Movie News & Reviews

In ‘Leviathan,’ corruption runs deep: 3.5 stars

Kolya (Aleksey Serebryakov) learns that the city plans to seize his house and property.
Kolya (Aleksey Serebryakov) learns that the city plans to seize his house and property. Sony Pictures Classics

There’s a lot going on just in the title of “Leviathan,” Russia’s nominee for the Oscar for best foreign language film.

Leviathan is the Bible’s term for whales, the huge sea creatures that once provided sustenance for the now-abandoned fishing village that is the film’s primary setting. Their massive bones still litter the sand, along with dozens of beached, decaying boats.

Leviathan is also the title of Thomas Hobbes’ 1651 book about the relationship of the individual to government and society.

In “Paradise Lost,” Milton employs the word to describe Satan’s powers.

All of those references are fitting in the context of this exhausting film, which savagely picks apart the new world order of post-communist Russia.

In writer/director Andrey Zvyagintsev’s multi-character drama, the local government tries to seize the property of Kolya (Aleksey Serebryakov), who owns the last occupied house on a spit of land that once was home to a thriving fishing community. Now it is under the jurisdiction of the closest viable town.

Kolya lives with his second wife, Lilya (Elena Liadova), and his teenage son Roma (Sergey Pokhodaev). He runs a car repair business out of his shed. The place is a dump, but at least it’s his dump.

Moreover, Kolya has a long-standing feud with the mayor, Vadim (Roman Madianov), who is not only forcing him to give up his land but is paying only a fraction of its worth.

To help him fight city hall, Kolya has employed the services of Dmitri (Vladimir Vdovichenkov), an old army buddy who is now a hotshot Moscow lawyer. Dmitri has assembled a fat dossier of the mayor’s crimes and abuses; perhaps a blackmail threat will make the city back off.

Against this legal battle Zvyagintsev and co-writer Oleg Negin explore several personal relationships as well as their view that corrupt communism has been replaced by crony capitalism and the theocratic dictatorship of the Russian Orthodox Church.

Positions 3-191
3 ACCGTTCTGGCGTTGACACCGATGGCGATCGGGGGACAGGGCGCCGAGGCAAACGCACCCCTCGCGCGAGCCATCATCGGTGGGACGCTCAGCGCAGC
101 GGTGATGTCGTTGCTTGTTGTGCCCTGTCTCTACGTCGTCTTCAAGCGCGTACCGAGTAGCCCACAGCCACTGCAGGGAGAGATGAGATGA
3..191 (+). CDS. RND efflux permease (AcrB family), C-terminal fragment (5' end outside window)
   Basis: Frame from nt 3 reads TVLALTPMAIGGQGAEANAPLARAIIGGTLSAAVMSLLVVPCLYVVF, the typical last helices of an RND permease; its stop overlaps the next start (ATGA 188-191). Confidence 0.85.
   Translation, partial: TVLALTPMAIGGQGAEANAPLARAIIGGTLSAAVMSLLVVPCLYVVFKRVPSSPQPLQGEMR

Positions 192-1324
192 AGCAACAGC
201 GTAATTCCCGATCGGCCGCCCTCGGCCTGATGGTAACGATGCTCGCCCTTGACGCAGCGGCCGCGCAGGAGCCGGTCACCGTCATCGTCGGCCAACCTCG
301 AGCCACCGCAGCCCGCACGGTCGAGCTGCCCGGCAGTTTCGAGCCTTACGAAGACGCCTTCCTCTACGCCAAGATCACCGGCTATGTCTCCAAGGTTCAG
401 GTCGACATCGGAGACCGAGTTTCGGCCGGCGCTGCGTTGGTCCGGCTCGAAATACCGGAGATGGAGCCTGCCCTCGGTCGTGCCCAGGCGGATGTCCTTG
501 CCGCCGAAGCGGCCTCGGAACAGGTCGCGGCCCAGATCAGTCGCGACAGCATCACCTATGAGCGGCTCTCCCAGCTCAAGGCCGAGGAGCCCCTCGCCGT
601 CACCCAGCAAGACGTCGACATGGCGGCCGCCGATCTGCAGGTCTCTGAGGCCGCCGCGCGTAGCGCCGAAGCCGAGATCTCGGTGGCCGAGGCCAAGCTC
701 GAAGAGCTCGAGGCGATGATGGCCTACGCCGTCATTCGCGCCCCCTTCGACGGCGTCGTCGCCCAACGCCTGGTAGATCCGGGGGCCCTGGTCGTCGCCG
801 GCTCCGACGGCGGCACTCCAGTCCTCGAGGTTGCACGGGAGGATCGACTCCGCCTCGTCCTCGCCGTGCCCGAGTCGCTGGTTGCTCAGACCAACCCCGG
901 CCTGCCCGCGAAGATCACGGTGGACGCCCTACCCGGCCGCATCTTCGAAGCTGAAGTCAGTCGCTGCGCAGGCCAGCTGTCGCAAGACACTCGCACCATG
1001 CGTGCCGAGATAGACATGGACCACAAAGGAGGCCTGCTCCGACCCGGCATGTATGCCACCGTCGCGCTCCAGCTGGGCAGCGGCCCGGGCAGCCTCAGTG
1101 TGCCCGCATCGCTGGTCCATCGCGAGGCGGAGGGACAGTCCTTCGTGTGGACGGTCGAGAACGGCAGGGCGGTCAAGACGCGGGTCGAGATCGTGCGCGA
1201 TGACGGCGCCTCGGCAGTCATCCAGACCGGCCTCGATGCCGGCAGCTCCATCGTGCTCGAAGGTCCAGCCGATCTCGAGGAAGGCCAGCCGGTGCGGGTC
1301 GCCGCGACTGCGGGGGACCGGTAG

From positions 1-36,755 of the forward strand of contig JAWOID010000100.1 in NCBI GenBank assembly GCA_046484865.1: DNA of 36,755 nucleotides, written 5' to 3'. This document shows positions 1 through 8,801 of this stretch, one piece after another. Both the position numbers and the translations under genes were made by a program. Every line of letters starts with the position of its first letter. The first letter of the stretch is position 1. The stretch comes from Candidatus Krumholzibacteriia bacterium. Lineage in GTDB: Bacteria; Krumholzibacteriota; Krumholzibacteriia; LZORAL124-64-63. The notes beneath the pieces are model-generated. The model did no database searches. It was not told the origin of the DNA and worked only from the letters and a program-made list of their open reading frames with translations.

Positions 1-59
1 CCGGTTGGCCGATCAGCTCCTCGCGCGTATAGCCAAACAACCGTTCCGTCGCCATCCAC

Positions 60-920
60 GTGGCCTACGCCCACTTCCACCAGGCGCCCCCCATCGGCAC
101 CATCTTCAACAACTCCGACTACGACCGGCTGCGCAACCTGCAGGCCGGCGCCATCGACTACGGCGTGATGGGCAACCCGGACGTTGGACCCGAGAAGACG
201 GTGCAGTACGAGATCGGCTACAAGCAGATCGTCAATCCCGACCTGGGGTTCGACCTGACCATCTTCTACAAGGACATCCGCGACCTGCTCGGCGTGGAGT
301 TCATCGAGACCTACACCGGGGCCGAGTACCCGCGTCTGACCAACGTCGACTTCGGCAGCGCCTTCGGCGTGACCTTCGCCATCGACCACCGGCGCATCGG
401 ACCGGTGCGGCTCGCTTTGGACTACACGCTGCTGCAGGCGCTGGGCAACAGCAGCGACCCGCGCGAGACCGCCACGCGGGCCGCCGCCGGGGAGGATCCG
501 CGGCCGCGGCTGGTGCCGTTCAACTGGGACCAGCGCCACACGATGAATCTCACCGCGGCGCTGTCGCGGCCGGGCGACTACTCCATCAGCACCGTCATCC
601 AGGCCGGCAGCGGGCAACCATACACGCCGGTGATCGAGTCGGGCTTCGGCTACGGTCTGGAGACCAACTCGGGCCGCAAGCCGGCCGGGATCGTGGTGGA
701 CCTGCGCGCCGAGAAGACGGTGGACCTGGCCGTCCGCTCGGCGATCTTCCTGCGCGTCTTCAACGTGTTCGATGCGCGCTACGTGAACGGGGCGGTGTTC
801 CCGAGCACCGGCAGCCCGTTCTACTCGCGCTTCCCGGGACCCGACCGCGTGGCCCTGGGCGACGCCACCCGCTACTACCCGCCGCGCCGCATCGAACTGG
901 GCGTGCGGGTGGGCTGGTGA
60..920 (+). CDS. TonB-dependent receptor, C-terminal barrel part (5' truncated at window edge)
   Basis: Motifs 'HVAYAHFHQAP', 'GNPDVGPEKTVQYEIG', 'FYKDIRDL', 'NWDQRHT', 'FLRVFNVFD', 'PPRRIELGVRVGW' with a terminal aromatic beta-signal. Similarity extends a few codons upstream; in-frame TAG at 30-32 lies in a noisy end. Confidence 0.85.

Nobody here is a white knight. The mayor travels with a pack of bulging bodyguards and is not above gangsterish tactics.

Kolya is a drunkard (most of the characters swill vodka with alarming gusto) with a hair-trigger temper. He loves his wife and son, but he’s perfectly ready to use his fist when simple argument doesn’t bring the desired effect.

The lawyer, Dmitri, seems to be the most solid citizen here, except that he has no aversion to cuckolding his friend.

And young Roma struggles to suppress his growing fear that his family is spinning out of control. One can forgive his forays into antisocial behavior.

The film gives each of these individuals their due, writing none off as either all good or all bad and allowing for remarkable depth.

The one sour note comes in “Leviathan’s” depiction of the church. The bishop is working with the mayor to grab Kolya’s land (their goal is not revealed until the very end of the film). That’s pretty accurate — in modern Russia the church has regained astonishing secular power. Members of the feminist punk band Pussy Riot went to prison for criticizing religion and in fact appear in “Leviathan” during a TV news program.

But Zvyagintsev’s approach here feels heavy-handed. It’s almost as if the anti-religious stance of communist film has been transferred intact to the new independent Russian cinema. It feels like propaganda. A bit of nuance would have gone a long way here.

That said, “Leviathan” is an angry/mournful look at how the system — any system — works to grind down the little guy.

Pete Townshend of the Who got it right: Meet the new boss. Same as the old boss.

(At Cinetopia, Glenwood Arts, Studio 30, Tivoli.)



Rated R

Time: 2:20

In Russian with subtitles


“Leviathan” may have won the Golden Globe, but Poland’s “Ida” took the Academy Award for foreign language film. The drama, about a nun with a secret, played in KC theaters last year and is available on video now. The other nominees:

▪ “Wild Tales,” from Argentina, is a comedy involving mobsters and philandering grooms. It’s scheduled to arrive in KC March 27 and on video in May.

▪ “Timbuktu,” from Mauritania, deals with Islamic extremists. Expect it in KC in March.

▪ “Tangerines,” filmed in Estonia, takes place during the fall of the Soviet empire. No dates yet.